Auntie SparkNotes: How Can I Get My Pale Bod Beach-Ready?
Obviously I have a problem, and I'm not sure if it's enough to worry about. To start off, it's about (dramatic music) bathing suit season! I already know that I don't go to the beach often, but this is really a question for when I have to go to the beach as a family outing, because unlike me, they like to go to the beach.
A loooong time ago (a couple years actually) I was in a bathing suit that I was already uncomfortable in and as I was leaving, two attractive, tanned girls around my age were pointing a camera at me, taking pictures and laughing... at how pale my legs were. Because I don't wear anything above the knees, my thighs are extremely pale. Actually, all of me is pale, but it's really the legs I seem to like focusing on. I already want to get into better shape, but I don't know what to do about my pale legs. Even my family teases me about them. I don't have the money for a tanning salon, and I was wondering if you had any advice as to how I can feel more comfortable at the beach... Because I don't really want to ruin the good mood if they want to go the beach and I'm on the shore looking miserable. Any help/advice would be greatly appreciated!
Well! For starters, you can take comfort in the fact that in another ten years or so, the obnoxious overtanned twits who mocked your beautiful porcelain paleness will wake up, look in the mirror, and discover that their skin has begun to develop the same wrinkly, sagging, well-leathered texture as a frequently-worn purse—a purse covered in CANCEROUS MOLES. (Seriously, y’all: sunscreen, on your face, every day starting now. You’ll thank me when you’re 30.)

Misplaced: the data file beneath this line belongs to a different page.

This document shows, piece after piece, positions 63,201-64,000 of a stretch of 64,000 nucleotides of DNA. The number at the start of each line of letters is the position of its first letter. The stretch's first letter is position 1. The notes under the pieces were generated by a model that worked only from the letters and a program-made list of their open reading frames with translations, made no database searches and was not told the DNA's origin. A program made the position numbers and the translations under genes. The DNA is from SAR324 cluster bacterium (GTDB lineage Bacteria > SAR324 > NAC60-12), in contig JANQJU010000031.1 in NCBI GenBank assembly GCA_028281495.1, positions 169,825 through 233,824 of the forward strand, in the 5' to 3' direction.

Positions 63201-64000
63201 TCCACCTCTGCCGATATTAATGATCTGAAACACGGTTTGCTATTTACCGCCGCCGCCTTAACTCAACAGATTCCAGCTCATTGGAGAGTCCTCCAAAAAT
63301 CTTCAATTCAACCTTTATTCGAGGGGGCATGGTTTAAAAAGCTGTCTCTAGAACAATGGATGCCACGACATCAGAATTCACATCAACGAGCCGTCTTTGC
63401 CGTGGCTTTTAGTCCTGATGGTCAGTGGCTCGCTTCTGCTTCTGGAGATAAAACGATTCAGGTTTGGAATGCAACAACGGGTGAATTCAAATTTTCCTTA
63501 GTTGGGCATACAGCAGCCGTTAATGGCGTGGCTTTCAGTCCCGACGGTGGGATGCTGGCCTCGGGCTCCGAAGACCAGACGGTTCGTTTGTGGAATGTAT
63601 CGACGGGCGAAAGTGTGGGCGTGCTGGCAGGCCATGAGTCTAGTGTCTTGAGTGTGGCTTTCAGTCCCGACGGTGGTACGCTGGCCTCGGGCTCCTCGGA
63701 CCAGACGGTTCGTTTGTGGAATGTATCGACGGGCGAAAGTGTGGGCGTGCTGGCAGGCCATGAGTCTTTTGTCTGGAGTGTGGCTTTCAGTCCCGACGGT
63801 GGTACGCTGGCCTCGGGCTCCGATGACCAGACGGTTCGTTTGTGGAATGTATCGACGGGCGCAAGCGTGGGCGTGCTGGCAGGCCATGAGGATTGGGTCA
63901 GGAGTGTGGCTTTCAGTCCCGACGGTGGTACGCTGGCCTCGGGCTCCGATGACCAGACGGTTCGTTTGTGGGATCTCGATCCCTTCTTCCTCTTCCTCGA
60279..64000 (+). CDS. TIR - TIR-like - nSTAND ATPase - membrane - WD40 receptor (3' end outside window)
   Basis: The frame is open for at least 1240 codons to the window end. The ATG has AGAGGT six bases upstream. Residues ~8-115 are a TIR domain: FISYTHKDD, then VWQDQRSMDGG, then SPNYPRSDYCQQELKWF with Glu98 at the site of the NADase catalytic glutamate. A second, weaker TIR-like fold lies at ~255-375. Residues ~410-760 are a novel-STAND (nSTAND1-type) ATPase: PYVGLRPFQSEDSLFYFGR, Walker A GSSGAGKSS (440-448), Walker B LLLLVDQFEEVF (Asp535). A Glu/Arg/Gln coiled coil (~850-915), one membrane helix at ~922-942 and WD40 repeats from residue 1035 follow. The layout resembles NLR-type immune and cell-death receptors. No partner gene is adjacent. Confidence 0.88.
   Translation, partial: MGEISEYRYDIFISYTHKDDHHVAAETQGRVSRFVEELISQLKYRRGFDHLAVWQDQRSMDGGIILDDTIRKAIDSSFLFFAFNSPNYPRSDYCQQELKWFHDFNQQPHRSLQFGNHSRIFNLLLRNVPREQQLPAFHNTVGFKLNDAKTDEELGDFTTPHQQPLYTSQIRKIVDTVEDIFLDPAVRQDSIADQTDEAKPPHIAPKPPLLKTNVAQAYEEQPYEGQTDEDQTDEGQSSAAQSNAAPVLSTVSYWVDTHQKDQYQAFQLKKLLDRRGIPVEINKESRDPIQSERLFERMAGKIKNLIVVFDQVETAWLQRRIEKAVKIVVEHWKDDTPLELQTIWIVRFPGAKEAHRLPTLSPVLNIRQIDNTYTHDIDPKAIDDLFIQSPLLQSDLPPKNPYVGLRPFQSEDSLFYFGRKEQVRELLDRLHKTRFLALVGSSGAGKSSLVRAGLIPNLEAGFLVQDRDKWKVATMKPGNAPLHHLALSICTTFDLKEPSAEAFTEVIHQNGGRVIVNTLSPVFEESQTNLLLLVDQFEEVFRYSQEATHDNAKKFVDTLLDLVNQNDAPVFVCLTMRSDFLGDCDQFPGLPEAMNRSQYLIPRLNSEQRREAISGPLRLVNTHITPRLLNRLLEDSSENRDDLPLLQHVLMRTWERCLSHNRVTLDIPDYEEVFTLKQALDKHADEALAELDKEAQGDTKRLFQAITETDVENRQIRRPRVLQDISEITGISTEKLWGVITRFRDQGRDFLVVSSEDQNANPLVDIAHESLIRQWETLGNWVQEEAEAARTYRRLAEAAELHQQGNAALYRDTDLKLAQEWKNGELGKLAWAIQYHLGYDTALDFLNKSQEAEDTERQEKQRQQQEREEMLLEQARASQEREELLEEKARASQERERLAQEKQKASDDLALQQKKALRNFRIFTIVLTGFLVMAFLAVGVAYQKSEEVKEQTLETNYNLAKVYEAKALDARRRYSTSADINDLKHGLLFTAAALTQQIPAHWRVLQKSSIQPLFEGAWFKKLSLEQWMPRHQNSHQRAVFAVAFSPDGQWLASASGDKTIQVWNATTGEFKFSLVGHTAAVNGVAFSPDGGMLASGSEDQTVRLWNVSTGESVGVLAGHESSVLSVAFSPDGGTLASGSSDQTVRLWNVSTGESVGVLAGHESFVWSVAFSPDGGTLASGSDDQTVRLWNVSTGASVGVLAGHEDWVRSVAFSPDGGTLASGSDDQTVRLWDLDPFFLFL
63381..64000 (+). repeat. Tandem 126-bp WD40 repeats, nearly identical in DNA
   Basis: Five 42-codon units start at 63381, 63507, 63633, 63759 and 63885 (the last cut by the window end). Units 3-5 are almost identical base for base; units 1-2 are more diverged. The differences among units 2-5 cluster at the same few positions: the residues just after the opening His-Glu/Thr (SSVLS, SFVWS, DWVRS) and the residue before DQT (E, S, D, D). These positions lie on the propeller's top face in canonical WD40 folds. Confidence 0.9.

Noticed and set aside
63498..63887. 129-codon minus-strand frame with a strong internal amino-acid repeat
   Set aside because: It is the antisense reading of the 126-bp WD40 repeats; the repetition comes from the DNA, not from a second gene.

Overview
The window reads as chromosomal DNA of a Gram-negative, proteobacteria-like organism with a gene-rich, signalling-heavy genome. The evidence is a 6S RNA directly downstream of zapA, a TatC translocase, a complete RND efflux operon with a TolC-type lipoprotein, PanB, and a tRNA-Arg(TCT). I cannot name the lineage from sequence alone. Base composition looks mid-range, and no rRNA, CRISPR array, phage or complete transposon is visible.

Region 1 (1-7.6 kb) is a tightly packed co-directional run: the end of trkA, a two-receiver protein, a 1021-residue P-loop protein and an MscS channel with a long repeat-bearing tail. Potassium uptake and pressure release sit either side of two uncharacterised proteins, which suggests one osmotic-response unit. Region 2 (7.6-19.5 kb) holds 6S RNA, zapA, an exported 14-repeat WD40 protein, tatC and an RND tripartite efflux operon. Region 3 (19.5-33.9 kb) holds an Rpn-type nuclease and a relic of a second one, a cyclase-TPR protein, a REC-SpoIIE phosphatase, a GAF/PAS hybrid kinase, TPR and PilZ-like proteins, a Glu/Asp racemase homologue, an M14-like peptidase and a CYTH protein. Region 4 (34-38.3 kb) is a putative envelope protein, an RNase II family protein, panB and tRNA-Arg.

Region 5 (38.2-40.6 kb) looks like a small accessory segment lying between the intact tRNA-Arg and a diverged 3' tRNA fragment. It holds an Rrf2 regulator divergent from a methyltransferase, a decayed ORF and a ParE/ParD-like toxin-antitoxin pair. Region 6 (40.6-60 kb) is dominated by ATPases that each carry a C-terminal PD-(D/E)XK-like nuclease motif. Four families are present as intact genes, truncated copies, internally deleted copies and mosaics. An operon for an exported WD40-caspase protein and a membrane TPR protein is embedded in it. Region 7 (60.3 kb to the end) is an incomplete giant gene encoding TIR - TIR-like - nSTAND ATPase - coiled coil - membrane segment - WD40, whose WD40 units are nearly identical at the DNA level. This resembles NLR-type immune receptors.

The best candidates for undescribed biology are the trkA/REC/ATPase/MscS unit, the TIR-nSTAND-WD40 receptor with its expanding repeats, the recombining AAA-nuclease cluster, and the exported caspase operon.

And when it comes to feeling better at the beach, you have two options: first, if you really want to get some color on your perfectly pale bod, please skip the tanning salon (because sun damage! BAD!), head to your local drugstore, and pick up the lightest available shade of Jergens Natural Glow. (Write that down; this is one of those times that getting the brand name matters.) Seriously, this stuff is the business. Unlike other self-tanners, it builds up in subtle layers over the course of multiple uses, so that you can give yourself anything from a hint of color to a full-on bronzing—and unlike other self-tanners, screwing up an application will not make you look like you’re either a) suffering from vitiligo, or b) turning into a carrot. (Just make sure to wash your palms and let your skin dry completely before you put clothes on.)
But before you do that, do me a favor, and try this: making peace with your naturally pale complexion. Self-tanning is a drag to keep up, and learning to love the skin you’re in now will make it that much easier for you to focus on the pleasant parts of a trip to the shore—like sand castles, floppy hats, fresh shellfish, and reading deliciously trashy novels in the shade of a giant umbrella. (And if you’re wondering how to pull it off, look to alabaster icons like Cate Blanchett, Keira Knightley, and Dita von Teese, who are living proof that you don’t need a tan to be a serious beauty, at the beach or otherwise.) With the right outfit—some great sunglasses, an old-school floppy hat to protect your pretty skin, a hint of color on your lips and cheeks, and a bathing suit in a flattering cut and color (fair-skinned girls look great in subtle, lighter shades like dusky rose or mint green)—I bet you’ll find that pale and pretty go together just fine.
Do you have any tips for our beachbound Sparkler? Leave ‘em in the comments! And to get advice from Auntie, email her at firstname.lastname@example.org.
Related post: News Flash: Tanning Beds Are Death Boxes